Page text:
See latest news

Campaigns ‘Away from the Western Front’ explored in new project

Posted  28 February 2017 in News  
By Liz Robertson
(Q 54756) British troops guarding Turkish prisoners at El Arish after their arrival from Magdhaba, 1917. Copyright: © IWM

Away from the Western Front, a registered charity, has received a grant of £99,500 from the Heritage Lottery Fund (HLF) for its dynamic First World War centenary project, which will explore the heritage of the men and women from Britain and its former Empire who served in the campaigns of Salonika, Egypt, Palestine, Syria, Mesopotamia and Africa.

The Western Front has remained the main focus for European commemoration of the First World War but the campaigns which took place away from the Western Front place the war in a global context. A central aim of the ‘Away from the Western Front’ project will be to understand what made the conflict a World War.

This project will also enable people to research and tell stories of specific soldiers, their families and regiments from all sides of the conflicts, including the diverse ethnic communities who are now living in Britain.

The project will offer contrasting perspectives on the campaigns and provide fresh opportunities to engage with and learn about the common heritage of involvement in this global event. People from a very wide spectrum of communities were involved in the campaigns away from the Western Front, both fighting for and against the Allies, and the project will work with many of them, including Iranian, Iraqi and Turkish communities in the UK.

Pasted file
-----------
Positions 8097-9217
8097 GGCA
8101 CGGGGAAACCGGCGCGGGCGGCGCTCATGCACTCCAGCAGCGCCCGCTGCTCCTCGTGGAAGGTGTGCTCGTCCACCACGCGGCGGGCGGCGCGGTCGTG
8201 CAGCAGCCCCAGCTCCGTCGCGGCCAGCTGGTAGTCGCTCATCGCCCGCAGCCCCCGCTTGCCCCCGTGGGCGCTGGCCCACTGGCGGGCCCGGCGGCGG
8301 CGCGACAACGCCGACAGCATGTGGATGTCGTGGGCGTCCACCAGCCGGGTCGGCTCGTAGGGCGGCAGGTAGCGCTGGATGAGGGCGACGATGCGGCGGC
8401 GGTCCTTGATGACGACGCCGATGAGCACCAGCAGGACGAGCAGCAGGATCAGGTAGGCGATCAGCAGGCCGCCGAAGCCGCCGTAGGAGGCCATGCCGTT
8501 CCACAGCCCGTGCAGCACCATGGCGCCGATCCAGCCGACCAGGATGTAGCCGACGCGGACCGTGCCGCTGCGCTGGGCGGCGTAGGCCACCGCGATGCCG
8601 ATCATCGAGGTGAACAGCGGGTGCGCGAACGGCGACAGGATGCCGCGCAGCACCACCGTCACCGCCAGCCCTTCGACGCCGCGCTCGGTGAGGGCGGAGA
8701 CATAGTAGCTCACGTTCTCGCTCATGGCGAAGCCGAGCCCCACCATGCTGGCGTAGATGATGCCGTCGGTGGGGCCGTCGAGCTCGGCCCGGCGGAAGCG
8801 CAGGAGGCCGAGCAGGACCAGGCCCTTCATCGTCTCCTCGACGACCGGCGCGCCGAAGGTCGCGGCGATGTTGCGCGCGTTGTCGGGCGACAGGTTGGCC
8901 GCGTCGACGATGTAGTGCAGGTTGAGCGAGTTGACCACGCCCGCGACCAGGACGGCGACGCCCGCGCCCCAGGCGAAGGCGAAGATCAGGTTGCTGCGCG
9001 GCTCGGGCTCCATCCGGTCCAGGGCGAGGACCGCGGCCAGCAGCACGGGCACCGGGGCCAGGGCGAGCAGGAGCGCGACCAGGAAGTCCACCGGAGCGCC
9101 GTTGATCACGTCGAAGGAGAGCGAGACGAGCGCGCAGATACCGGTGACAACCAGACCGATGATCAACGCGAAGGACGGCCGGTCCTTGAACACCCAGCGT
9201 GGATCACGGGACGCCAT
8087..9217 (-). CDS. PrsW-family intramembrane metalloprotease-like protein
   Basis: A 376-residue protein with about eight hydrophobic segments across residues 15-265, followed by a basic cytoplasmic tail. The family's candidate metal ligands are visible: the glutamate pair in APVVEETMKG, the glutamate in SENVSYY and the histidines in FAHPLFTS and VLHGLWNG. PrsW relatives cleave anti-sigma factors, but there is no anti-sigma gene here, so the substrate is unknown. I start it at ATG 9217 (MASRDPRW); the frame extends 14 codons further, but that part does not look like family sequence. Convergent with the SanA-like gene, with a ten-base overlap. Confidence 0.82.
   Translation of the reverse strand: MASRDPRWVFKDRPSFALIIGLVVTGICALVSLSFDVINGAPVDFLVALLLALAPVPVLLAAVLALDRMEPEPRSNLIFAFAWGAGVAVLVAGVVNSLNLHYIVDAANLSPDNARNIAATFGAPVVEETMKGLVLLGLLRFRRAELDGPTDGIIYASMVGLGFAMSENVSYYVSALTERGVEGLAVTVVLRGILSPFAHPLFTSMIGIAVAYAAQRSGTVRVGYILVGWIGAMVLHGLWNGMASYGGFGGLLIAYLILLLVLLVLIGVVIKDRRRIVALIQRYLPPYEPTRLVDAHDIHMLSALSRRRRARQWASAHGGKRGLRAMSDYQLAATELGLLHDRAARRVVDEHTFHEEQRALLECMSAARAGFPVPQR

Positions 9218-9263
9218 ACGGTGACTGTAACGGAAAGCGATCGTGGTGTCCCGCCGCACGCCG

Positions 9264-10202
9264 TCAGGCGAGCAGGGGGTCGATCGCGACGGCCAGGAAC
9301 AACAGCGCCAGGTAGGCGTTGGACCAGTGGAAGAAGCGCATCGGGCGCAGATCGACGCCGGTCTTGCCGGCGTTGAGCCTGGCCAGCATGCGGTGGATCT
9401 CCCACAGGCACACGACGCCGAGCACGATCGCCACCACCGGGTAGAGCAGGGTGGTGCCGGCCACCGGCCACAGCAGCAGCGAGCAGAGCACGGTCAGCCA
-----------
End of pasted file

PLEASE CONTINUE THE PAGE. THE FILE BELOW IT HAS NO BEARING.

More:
Several local and regional partners have already been identified in Devon, Lancashire, Berkshire, Sussex and London. Local museums and National Trust properties in these areas will work with community groups, youth groups and schools with funding from the grant to research the lives and stories of those who served in these far away campaigns.

The project will look at the political and social impact of the war on the Middle East.  It will also look at themes such as medicine, humanitarian aid and the link between faith and war.

In addition to the HLF award, the project is being supported by grants from the Centre for Hidden Histories at the University of Nottingham and the British Institute for the Study of Iraq (Gertrude Bell Memorial).

The local, regional and national outputs from this project will be presented on a dedicated website offering a long-term digital archive designed for public access and learning.

For more information about how you can get involved,  contact trustee Mrs Lyn Edmonds: and follow @aftwf1418 on Twitter

Share this